A good friend directed me to this website. It is called the House of Sharing and it is a home/museum for former Korean “comfort women” from the Japanese War/World War II.

I hesitate to refer to it solely as World War II because the time frames are much different. In the West, we associate the War with the fixed dates of 1939-1945, beginning with the German invasion of Poland. Any Asian that lived through the ordeal would claim that Japan had been running riot from well before that, perhaps as early as their overtures towards Manchuria in 1927.

Korea had been swept in to the Japanese world well before even that, but their practice of sexual slavery dates closer to the years traditionally associated with WWII. The active forced sexual slavery began to ramp up in earnest following the Japanese invasion of mainland China in the 1930s.

The vast majority of these comfort women were from Korea. They were generally recruited to work in factories. And then were shuffled off to makeshift brothels at the front, wherever that happened to be.

Dottie Horn states that “a majority of the women who provided sex for Japanese soldiers were forcibly taken from their families, or were recruited deceptively. Sometimes family members were beaten or killed if they tried to rescue the women, most in their teens. Once the women arrived at the comfort station, they were forced to have sex, typically with 20 to 30 men a day. If they resisted, they were beaten or killed.

A majority of the 80,000 to 200,000 comfort women were from Korea, though others were recruited or kidnapped from China, the Phillipines, Burma, and Indonesia. Some Japanese women who worked as prostitutes before the war also became comfort women.”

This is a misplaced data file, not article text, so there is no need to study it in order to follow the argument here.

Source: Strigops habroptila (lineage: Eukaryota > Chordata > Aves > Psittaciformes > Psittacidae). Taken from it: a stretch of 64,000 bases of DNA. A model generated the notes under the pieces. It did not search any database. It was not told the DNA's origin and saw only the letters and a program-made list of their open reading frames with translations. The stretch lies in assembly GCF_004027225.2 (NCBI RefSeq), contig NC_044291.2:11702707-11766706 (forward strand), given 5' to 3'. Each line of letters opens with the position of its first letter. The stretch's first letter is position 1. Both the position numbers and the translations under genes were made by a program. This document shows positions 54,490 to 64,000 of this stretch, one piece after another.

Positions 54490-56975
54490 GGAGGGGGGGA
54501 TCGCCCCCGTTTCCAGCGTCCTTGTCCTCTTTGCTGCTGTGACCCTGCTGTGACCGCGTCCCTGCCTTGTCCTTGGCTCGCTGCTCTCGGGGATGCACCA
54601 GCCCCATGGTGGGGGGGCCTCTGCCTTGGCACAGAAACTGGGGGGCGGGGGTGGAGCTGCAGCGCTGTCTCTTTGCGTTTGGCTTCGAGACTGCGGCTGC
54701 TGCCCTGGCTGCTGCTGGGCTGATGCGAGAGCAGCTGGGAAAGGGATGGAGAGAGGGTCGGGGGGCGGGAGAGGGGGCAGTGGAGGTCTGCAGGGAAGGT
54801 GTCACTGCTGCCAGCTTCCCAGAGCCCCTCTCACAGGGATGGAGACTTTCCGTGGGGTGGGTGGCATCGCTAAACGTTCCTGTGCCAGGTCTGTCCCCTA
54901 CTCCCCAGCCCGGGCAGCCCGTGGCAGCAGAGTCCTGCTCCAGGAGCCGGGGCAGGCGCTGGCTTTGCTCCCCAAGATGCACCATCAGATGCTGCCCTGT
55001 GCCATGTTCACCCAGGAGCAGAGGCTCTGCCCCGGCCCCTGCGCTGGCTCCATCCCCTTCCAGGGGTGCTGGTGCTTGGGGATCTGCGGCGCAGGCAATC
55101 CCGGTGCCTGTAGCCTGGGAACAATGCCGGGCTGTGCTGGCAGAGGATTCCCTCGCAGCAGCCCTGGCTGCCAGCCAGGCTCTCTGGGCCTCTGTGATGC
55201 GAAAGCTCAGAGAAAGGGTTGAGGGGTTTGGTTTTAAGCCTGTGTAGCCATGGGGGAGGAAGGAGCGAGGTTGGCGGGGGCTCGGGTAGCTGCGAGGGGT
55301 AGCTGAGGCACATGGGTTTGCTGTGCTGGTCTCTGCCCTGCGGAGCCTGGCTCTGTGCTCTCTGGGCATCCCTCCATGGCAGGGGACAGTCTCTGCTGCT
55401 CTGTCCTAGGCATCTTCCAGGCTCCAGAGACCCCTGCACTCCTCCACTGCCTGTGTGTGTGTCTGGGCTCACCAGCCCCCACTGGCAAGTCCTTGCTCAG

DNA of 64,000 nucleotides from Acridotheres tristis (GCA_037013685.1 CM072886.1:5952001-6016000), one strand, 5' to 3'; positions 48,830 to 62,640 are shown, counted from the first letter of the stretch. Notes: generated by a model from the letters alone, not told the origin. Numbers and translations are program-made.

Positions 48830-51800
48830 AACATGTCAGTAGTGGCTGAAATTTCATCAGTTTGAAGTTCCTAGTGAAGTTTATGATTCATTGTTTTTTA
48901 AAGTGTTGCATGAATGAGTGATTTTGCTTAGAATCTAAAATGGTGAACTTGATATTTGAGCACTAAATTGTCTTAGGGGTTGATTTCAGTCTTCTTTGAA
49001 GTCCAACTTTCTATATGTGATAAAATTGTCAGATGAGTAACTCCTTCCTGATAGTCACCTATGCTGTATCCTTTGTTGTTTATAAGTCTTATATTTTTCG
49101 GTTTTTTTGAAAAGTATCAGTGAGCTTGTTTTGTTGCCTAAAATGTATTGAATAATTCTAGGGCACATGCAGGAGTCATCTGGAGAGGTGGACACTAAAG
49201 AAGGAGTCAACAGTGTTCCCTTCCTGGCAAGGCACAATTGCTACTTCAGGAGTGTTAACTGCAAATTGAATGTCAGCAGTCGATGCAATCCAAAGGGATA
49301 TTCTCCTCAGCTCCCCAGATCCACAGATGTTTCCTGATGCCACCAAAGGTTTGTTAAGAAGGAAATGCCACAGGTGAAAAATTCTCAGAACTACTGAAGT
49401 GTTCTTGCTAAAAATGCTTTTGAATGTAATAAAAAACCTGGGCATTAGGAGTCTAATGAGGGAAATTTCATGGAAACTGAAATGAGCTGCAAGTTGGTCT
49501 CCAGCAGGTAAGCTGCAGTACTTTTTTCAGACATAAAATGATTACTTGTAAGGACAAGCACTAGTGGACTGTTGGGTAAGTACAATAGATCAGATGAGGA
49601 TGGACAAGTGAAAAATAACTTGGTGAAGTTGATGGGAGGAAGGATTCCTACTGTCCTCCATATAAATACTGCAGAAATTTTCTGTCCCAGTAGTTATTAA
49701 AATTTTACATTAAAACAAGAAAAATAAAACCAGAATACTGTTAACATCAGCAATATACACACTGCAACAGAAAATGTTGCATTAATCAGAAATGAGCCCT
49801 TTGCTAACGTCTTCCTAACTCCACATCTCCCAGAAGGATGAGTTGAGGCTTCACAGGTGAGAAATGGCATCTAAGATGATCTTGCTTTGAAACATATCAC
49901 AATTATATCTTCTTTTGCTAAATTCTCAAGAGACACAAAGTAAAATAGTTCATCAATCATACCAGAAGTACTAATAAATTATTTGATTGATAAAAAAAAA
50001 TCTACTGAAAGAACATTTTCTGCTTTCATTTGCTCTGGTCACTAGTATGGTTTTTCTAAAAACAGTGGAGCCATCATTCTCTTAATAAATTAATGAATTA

Awful chapter of history. These women returned to their homes and were forced to keep the ordeal quiet for a long time. It wasn’t until the late 1980s that the issue started receiving some attention. Former comfort women organized and began demanding a Japanese apology. The Japanese government claimed that these women had been volunteers and that nobody was forced to work there. Back and forth, back and forth.

In comes the House of Sharing. According to their website, “The House of Sharing is the world’s first human rights museum with the theme of sexual slavery. The museum opened on August 14th, 1998 to record these Japanese war crimes, to restore the honor of the victims and to function as a place of historical education. Daedong Construction Inc. donated the buildings of the House of Sharing and citizens and organizations in Korea and Japan privately funded the museum.”

These truly brave women have seven demands:
* Admit the drafting of the Japanese military “comfort women”!
* Apologize officially!
* Reveal the truth about the crime!
* Erect memorial tablets for the victims!
* Pay restitution to the victims or their families!
* Teach the truth about this so you do not repeat the same crimes!
* Punish the war criminals!

Please stop by and take a look at the artwork these women have created. Read the history and learn their stories. Even join the Facebook group if you want.


By Michael Gallagher

My name is Michael Sean Gallagher. I am a Lecturer in Digital Education at the Centre for Research in Digital Education at the University of Edinburgh. I am Co-Founder and Director of Panoply Digital, a consultancy dedicated to ICT and mobile for development (M4D); we have worked with USAID, GSMA, UN Habitat, Cambridge University and more on education and development projects. I was a researcher on the Near Futures Teaching project, a project that explores how teaching at The University of Edinburgh unfold over the coming decades, as technology, social trends, patterns of mobility, new methods and new media continue to shift what it means to be at university. Previously, I was the Research Associate on the NERC, ESRC, and AHRC Global Challenges Research Fund sponsored GCRF Research for Emergency Aftershock Forecasting (REAR) project. I was an Assistant Professor at Hankuk University of Foreign Studies (한국외국어대학교) in Seoul, Korea. I have also completed a doctorate at University College London (formerly the independent Institute of Education, University of London) on mobile learning in the humanities in Korea.

Leave a Reply

Your email address will not be published. Required fields are marked *

This site uses Akismet to reduce spam. Learn how your comment data is processed.